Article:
When a couple marries, they agree to support one another through sickness and in health. Divorce not only devastates mentally and emotionally, but can wreak havoc on the financial situation of a spouse who has become accustomed to a certain lifestyle. Alimony, also known as spousal support in California, is a monthly payment made from one spouse to another, via a settlement agreement or court order. The purpose of spousal support is to correct unfair economic situations.

There are two types of orders that can be granted in a divorce proceeding:

Temporary Order

This can be agreed to or ordered by the judge while the divorce case is pending and during separation. It generally takes income into consideration and bases the temporary support on a formula adopted by the local courts.

Permanent Order

This is more subjective and is determined at the end of a case based upon several factors. The parties can agree and may never need to go to court regarding support.

Not all divorces will have a spousal support award. Also, “permanent” alimony is a misnomer, as there are very few spousal support awards that continue indefinitely. Courts generally consider several factors when evaluating alimony, including length of marriage, spousal age, income and earning capacity of each spouse, overall health of each spouse, and reasons for divorce.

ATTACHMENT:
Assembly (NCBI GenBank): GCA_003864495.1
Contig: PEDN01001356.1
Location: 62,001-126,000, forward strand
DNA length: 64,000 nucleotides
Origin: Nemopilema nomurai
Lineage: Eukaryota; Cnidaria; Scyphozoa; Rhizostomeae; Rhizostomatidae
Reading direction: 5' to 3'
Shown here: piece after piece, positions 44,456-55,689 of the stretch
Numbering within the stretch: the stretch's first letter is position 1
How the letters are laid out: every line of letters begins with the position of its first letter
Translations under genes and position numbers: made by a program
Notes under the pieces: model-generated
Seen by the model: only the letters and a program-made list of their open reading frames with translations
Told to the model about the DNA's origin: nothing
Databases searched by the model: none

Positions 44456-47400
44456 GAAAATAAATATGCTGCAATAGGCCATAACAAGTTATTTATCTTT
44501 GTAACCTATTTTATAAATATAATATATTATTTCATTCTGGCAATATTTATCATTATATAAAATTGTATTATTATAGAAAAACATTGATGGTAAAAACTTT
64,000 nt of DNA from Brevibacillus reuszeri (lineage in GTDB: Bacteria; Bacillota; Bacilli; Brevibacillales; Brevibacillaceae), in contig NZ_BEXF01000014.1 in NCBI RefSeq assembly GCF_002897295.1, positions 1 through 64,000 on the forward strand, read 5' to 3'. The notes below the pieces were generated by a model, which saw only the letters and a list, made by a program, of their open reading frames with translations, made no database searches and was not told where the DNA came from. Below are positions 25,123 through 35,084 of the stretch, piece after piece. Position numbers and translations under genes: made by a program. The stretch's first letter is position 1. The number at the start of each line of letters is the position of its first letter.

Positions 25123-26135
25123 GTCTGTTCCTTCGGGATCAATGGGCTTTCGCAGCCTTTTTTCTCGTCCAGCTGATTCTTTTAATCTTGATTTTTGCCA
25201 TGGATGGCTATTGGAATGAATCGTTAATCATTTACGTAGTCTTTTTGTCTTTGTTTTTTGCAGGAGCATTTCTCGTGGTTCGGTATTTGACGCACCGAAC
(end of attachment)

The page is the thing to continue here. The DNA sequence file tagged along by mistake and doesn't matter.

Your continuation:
As the law now equally recognizes both spouses, regardless of gender, as being entitled to spousal support, Azemika & Azemika Law will navigate and help you understand your rights to spousal support during the divorce or separation process.

Contact An Experienced Kern County Spousal Support Attorney

For comprehensive representation in any Divorce matter, including spousal support, call Azemika & Azemika. We will fight for and protect you and your family during the separation and divorce process. Contact us today online or by phone 661-322-8166 to arrange an initial consultation with our attorneys.

FAQs About Alimony

First, you or your spouse must be a resident of California for at least six months, and be a resident of the county you’re filing in three months in the county you’re filing in, before filing a dissolution of marriage. Once you file for divorce and serve the divorce petition to your spouse, you will have to wait about six months for your divorce to finalize.

Any property that qualifies as community property will be divided between both parties. However, any property that a spouse acquired before marriage or domestic partnership is considered separate property, and legally belongs to that spouse. Sometimes, these two can become intertwined, or commingled. With acute attention to detail, our divorce attorneys can help you sort out and protect your financial assets.

There are a variety of factors that the court must take in before deciding if spousal support should be awarded. Some factors include a spouse’s earning capacity, spouse’s standard of living established during marriage, age and health of the spouse, and whether there are children to support as well. A qualified attorney can help answer these questions for you in-depth and protect your interests.

In custody cases, the court does not let the child choose whom he or she lives with. The court may take the child’s wishes into consideration if the child is “of sufficient age and capacity to reason.” If willing, children aged 14 and older may express their opinions concerning child custody, but the court is not required to follow their wishes.


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